We are all witnesses.
New York magazine’s recent article entitled “The Weird World of Internet Celebrity” opened a pandora’s box of trouble and intrigue for at least one digitally toxified humanist. The article itself was well-rendered but there is an element of Access Hollywood gawk in the reportage.
If only the modern age was an open-source experiment from which we could all truly prosper. But often it’s only those that fully embrace technology and the raw egoism of social media that have a leg up in this scenario.
Sure, there are millionaire developers, oil tycoons and real estate magnates that walk the streets anonymously. But under-the-radar success requires monastic discipline and probably a bit of Jedi sorcery thrown in.
In this era of unprecedented Internet stardom, it appears that anyone with the semblance of a business model and an Instagram page, Youtube account or a Vine app can have a reasonable shot at fame and fortune.
Even if the reality is only one in 500,000 truly make a name for themselves off something as banal as Hollywood vlogging (Lohanthony and a cast of others that all should remain nameless) or twerking (Ms. Delevingne and another cast of opportunists) or the like, that’s not going to stop many of us from pushing something into the ether(net) with the vague hope of someone with wealth and/or influence noticing.
The Internet has given rise to infinite possibility but only the most vapid publicity-addled fiend would fail to feel the tension within what has transpired in the name of progress. Many have sold some or all of their souls in the pursuit of absolute recognition.
Everyone has to make a living, but why must we speed our way through life? Why such haste to share everything we have seen, done or made?
Relax man, let it be, this is the digital generation. Stop hating.
OK, hate doesn’t look good on anyone and spite for the way things have gone will only garner spite in return.
The compromise? Some sort of system of checks and balances for the ghastly colossus that media has become.
Before we try to figure out such a system, we must first discover what is perceived to be valued in this world and why. Let’s call our current values system, The LeBron James Model.
This win-at-all costs model through stacking the deck has essentially choked the life out of the underdog—the NBA may in fact be the realization of capitalism and/or natural selection.
There used to be something of a continuum for the haves and have-nots but the middle class is reaching fairy tale status. Upward mobility has given way to instant mobility and those of us not moving fast enough (read: tech-savvy) are left chasing phantoms for our next meal.
Ostentation often trumps sincere talent. Let’s call this The Kardashian Quotient. There have always been fame-hungry throngs, but has there ever been an age of such unabashed id?
Any event, sporting or otherwise, often takes a backseat to the talking points that come as a result. Phenomena like the NBA Finals or the World Cup derive relevance from their social media reception and proliferation.
TMZ is a trusted source for breaking news. With ubiquitous cameras and paparazzi lurking at every turn, news is literally being made as a result of people flinching under the ever-watchful iPhone in the sky.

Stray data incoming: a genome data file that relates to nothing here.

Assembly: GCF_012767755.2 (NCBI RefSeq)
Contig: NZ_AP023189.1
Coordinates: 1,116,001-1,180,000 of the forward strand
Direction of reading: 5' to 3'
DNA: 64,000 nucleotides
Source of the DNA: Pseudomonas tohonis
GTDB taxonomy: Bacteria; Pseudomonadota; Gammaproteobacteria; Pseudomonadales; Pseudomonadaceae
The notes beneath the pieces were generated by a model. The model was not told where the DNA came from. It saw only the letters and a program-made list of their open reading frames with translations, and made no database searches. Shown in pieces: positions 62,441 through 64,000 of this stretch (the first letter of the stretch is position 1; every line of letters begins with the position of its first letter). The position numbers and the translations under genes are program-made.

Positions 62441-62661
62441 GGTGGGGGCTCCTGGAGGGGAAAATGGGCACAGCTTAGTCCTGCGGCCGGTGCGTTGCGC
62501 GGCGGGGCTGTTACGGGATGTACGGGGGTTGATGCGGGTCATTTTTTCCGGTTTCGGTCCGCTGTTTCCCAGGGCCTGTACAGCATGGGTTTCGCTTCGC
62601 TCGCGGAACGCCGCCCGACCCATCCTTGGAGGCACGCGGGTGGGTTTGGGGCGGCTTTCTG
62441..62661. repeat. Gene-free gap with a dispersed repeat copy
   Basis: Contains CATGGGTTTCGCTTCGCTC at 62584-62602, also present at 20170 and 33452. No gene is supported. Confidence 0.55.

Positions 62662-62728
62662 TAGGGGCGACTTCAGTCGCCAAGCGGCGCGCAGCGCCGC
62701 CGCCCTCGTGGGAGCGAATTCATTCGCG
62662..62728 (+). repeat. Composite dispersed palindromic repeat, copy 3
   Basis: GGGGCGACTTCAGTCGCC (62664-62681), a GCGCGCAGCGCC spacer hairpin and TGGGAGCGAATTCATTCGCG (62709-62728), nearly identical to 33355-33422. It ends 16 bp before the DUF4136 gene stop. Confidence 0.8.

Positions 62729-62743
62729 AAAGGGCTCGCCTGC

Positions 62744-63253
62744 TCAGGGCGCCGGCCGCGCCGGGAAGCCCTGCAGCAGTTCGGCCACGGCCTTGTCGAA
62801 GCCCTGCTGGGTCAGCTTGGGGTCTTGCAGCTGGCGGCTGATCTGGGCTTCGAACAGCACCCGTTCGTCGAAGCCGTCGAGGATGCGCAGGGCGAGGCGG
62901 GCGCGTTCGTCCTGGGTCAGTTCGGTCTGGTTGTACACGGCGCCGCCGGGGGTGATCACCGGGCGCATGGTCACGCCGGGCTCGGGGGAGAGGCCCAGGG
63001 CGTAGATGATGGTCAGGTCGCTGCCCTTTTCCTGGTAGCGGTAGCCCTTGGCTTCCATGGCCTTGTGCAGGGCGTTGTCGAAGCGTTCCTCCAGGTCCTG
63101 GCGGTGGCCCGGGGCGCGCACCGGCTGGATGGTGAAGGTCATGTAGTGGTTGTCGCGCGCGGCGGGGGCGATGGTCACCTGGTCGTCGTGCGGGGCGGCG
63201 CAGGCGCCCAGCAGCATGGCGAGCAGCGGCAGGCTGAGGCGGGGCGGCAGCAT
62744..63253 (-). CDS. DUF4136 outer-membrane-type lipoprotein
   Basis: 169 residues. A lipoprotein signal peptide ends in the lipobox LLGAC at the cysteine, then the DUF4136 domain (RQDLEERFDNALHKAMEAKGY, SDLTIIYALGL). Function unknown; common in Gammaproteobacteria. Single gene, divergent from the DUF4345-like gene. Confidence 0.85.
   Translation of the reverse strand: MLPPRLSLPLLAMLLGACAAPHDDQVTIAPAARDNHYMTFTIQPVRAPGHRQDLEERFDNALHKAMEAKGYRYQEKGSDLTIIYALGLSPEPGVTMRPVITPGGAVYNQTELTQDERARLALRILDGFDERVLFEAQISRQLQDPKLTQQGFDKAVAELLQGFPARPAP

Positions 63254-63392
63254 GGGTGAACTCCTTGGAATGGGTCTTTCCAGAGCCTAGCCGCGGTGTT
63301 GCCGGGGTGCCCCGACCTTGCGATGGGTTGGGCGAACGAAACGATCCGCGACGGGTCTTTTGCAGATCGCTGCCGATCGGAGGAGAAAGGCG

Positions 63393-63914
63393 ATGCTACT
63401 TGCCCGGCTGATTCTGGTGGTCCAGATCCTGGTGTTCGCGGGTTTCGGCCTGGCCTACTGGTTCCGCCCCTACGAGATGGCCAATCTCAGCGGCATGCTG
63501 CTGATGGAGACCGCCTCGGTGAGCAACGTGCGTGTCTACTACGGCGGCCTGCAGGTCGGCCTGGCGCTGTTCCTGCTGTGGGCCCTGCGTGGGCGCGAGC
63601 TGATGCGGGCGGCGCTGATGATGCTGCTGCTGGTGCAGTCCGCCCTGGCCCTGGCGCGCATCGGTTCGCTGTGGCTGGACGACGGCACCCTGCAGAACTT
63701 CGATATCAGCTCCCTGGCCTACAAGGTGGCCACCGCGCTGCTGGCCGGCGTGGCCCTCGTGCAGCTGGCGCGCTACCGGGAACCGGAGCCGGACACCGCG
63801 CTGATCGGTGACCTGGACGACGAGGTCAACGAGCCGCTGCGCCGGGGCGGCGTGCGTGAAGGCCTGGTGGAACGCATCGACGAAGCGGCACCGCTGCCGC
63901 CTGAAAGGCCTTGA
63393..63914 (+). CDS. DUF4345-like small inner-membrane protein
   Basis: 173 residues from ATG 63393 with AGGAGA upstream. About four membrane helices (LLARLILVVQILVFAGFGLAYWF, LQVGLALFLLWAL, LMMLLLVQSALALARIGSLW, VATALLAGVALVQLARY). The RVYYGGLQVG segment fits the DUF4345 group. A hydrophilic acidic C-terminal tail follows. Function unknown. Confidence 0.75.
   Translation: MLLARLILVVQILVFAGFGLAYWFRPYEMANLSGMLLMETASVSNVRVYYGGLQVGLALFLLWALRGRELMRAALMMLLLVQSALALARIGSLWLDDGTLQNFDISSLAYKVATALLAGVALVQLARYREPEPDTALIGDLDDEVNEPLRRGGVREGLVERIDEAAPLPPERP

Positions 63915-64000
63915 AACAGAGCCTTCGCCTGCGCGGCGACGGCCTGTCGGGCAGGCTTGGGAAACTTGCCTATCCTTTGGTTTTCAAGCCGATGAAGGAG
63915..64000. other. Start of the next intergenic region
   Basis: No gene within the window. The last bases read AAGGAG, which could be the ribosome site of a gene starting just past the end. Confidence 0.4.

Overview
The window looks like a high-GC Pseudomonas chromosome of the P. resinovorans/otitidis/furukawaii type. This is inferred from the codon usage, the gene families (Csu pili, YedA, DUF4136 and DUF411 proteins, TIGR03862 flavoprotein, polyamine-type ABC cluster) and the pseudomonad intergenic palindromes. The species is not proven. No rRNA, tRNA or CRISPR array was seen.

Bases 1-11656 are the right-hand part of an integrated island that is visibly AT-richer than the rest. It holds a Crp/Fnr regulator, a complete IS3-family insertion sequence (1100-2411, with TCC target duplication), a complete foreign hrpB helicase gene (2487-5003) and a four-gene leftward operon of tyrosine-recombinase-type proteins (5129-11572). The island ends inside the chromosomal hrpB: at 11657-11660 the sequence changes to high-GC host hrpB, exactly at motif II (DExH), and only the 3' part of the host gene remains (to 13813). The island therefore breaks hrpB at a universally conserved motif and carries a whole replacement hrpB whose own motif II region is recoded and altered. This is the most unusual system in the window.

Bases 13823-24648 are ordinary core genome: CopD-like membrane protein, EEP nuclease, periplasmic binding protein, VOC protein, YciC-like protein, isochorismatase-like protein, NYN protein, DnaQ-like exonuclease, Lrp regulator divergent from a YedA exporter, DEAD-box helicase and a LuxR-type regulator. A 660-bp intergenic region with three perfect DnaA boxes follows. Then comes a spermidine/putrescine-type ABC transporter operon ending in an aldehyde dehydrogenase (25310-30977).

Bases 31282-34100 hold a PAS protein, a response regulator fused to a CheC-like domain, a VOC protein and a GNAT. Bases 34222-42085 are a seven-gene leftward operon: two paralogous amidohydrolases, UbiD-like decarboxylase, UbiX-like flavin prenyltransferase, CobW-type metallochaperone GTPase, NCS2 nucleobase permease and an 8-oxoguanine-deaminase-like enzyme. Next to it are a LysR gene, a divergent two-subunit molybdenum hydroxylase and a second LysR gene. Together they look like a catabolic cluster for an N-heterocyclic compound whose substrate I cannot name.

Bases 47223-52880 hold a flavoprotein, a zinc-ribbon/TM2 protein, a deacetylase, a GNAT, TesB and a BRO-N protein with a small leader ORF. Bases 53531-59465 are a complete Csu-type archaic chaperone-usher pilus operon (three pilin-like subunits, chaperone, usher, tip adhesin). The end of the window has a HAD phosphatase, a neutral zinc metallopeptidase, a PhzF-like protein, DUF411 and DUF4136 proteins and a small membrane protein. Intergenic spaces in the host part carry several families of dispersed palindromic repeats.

The only way to ensure we all stay grounded in this age is to have an austere voice that reels us back in. When a Donald Sterling scenario happens (modern precedents go back to the OJ trial on through to Monica Lewinsky and Tiger Woods), we need a Walter Cronkite to disseminate “just the facts.”
We need a hub of information devoid of spin.
But spin sells.
OK, perhaps we should then respect the power of the Internet but treat it more like a modern idiot box. We know that the NSA has access to everything and that market research companies mine our social media, but some of us are better equipped to live off the land than others.
We wonder how many one-percenters have read Dostoyevsky’s Notes From Underground. Perhaps this little text should be required reading for all aspiring Internet stars.
The powers-that-be are not concerned with anything but keeping power. Enfranchising everyone would not work in favor of corporate America.
We’re aware of the contradiction here: Using the same medium you are criticizing is a bit of a slippery slope.
It’s only the most ruthlessly heathen elements of the Internet (and society) that are the most troublesome. The Internet is just one mechanism that has dehumanized and desensitized us all.
Take it away Howard Beale:
To quote rapper Jamall Buford, we are all something of a Victim of A Modern Age. In the pre-digital formative era, we were constantly told to turn our music down and turn off the damn video games.
Did we listen? Hell, no. Were we a bit foolish for not heeding these warnings? Afraid, so.
No one likes a Killjoy, so think of this as a suggestive diatribe rather than a fire-and-brimstone manifesto.
Keep tweeting, Vining and Instagramming, make hilarious cat videos, blog about your feelings. Invent the next Snapchat. All we are saying is give discretion a chance.
Our feeble human minds may run out of bandwidth if we don’t.